Many people will be getting new boilers at this time of year because this is when they are most likely to fail and with the pressure and stress of the cold weather its sometimes best to opt for a new boiler. I many cases the replacement is due to the old system being tired and exhausted and clogged up with years of dirty water in the system.
When a new boiler is fitted it is part of the Building Regulations that the system is flushed out in accordance with BS7593. This means flushing the system with either a fresh water approach or a power flush approach, details of each can be found at the Domestic Water Treatment Association’s code of practice – http://bit.ly/BEEWATER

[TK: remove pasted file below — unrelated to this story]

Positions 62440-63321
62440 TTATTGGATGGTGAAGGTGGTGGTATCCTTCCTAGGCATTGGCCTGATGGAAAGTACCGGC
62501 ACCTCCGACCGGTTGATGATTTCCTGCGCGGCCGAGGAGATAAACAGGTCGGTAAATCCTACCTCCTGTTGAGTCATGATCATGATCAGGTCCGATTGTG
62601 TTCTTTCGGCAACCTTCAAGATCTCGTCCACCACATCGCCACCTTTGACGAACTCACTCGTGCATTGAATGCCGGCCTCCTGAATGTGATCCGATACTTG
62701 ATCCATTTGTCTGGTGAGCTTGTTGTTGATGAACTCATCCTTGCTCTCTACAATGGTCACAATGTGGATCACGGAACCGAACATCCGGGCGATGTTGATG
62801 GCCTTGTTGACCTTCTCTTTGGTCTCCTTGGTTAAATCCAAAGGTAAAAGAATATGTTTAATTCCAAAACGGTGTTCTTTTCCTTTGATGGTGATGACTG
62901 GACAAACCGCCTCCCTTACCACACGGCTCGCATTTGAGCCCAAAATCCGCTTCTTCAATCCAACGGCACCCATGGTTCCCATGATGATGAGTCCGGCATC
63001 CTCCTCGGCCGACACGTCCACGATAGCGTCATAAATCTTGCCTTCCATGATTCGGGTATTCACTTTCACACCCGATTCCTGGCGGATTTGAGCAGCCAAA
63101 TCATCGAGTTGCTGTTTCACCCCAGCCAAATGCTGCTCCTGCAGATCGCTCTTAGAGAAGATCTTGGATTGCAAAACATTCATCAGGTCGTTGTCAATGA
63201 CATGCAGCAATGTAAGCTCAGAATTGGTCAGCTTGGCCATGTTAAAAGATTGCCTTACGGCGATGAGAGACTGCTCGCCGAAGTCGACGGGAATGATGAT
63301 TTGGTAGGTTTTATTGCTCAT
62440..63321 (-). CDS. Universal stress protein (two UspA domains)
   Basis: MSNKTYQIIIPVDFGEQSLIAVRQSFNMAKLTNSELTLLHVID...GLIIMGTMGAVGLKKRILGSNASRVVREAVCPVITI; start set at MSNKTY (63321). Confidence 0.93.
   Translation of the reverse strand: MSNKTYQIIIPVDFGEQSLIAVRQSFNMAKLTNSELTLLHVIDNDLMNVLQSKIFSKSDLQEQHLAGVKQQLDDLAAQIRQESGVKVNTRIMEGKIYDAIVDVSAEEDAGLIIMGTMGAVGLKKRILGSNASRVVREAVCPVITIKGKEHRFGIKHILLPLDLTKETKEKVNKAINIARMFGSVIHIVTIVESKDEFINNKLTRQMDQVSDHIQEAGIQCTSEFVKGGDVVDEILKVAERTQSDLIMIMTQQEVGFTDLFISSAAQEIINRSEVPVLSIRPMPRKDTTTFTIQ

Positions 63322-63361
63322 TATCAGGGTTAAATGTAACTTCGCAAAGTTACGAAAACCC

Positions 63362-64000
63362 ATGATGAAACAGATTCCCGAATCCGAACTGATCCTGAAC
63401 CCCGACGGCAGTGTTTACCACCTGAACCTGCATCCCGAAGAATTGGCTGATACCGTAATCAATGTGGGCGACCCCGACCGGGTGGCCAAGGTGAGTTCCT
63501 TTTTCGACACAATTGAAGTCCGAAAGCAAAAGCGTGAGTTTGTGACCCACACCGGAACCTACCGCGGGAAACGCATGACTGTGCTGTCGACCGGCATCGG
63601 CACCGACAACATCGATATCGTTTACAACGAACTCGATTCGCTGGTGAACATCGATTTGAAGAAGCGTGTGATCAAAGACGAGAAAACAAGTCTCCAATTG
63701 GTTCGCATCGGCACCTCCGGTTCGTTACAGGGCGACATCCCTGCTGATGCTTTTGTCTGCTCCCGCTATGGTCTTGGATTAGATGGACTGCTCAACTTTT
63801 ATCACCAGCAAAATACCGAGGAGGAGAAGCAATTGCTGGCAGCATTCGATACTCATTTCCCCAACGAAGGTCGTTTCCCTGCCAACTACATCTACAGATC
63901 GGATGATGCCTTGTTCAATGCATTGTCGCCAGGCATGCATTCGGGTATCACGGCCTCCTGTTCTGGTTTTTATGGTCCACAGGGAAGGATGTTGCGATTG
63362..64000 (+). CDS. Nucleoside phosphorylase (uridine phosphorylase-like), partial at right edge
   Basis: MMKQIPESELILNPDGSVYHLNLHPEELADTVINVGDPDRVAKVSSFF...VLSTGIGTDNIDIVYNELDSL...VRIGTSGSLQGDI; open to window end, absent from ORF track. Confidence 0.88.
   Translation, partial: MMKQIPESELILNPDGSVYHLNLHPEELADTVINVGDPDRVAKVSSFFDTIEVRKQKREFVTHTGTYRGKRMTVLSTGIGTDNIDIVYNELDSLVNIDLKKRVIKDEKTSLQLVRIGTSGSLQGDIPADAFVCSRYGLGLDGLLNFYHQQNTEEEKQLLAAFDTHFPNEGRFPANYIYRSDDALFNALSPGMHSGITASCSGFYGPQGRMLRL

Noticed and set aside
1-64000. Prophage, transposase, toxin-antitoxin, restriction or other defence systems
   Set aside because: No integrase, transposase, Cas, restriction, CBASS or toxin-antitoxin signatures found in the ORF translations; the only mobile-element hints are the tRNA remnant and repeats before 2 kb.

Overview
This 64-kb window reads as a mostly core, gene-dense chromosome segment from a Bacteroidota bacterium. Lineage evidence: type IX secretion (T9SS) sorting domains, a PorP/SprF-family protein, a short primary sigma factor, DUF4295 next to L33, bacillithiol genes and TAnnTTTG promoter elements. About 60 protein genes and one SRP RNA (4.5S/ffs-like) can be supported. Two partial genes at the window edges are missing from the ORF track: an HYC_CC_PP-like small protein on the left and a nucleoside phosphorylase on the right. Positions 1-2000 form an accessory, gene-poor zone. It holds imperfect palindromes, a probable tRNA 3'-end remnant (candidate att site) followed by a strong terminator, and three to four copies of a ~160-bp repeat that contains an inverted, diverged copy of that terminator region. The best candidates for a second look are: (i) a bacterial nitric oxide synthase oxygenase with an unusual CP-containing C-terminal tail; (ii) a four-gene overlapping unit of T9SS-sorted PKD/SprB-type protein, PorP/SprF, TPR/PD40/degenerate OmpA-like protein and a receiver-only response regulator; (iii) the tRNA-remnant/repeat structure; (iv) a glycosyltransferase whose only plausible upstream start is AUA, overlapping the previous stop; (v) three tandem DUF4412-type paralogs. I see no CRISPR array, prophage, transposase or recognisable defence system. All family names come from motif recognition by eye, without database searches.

We normally opt for the fresh water approach as we feel it places the system under less stress and with many manufacturers they provide an installation jig for easy flushing, pictured below you can see how the filling loop is used to introduce fresh water into the system and a exit pipe is attached to the flow connection thus allowing water to be introduced and flow round the whole system with out going through the boiler – which isn’t fitted at this stage.
The process is further refined by then shutting of all but one of the radiators so that it can be heard that the flushing water is running through that radiator, this is continued for all the radiators in the system. The exiting water usually turns a darker colour as each new radiator is opened up.
If you are having a new boiler fitted and the fitters are suggesting that they don’t need to flush the system as the magnetic filter will remove all of the dirty walk away!! This is not correct, don’t let them pull the wool and contaminate your new boiler with years of old sludge.